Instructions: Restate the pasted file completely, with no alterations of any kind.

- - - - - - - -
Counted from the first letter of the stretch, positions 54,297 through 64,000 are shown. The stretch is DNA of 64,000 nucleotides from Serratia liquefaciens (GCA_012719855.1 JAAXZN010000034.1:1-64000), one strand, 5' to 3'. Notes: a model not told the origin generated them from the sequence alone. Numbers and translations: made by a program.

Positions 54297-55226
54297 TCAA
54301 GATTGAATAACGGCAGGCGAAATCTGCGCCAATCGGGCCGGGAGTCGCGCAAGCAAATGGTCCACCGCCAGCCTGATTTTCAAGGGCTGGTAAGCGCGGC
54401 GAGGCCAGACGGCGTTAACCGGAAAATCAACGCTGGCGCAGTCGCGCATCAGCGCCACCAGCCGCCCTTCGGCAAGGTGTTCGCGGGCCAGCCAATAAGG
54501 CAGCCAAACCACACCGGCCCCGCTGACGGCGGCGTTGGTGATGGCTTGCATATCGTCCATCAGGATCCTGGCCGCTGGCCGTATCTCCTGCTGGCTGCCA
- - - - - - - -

Counted from the first letter of the stretch, positions 54,297 through 64,000 are shown. The stretch is DNA of 64,000 nucleotides from Serratia liquefaciens (GCA_012719855.1 JAAXZN010000034.1:1-64000), one strand, 5' to 3'. Notes: a model not told the origin generated them from the sequence alone. Numbers and translations: made by a program.

Positions 54297-55226
54297 TCAA
54301 GATTGAATAACGGCAGGCGAAATCTGCGCCAATCGGGCCGGGAGTCGCGCAAGCAAATGGTCCACCGCCAGCCTGATTTTCAAGGGCTGGTAAGCGCGGC
54401 GAGGCCAGACGGCGTTAACCGGAAAATCAACGCTGGCGCAGTCGCGCATCAGCGCCACCAGCCGCCCTTCGGCAAGGTGTTCGCGGGCCAGCCAATAAGG
54501 CAGCCAAACCACACCGGCCCCGCTGACGGCGGCGTTGGTGATGGCTTGCATATCGTCCATCAGGATCCTGGCCGCTGGCCGTATCTCCTGCTGGCTGCCA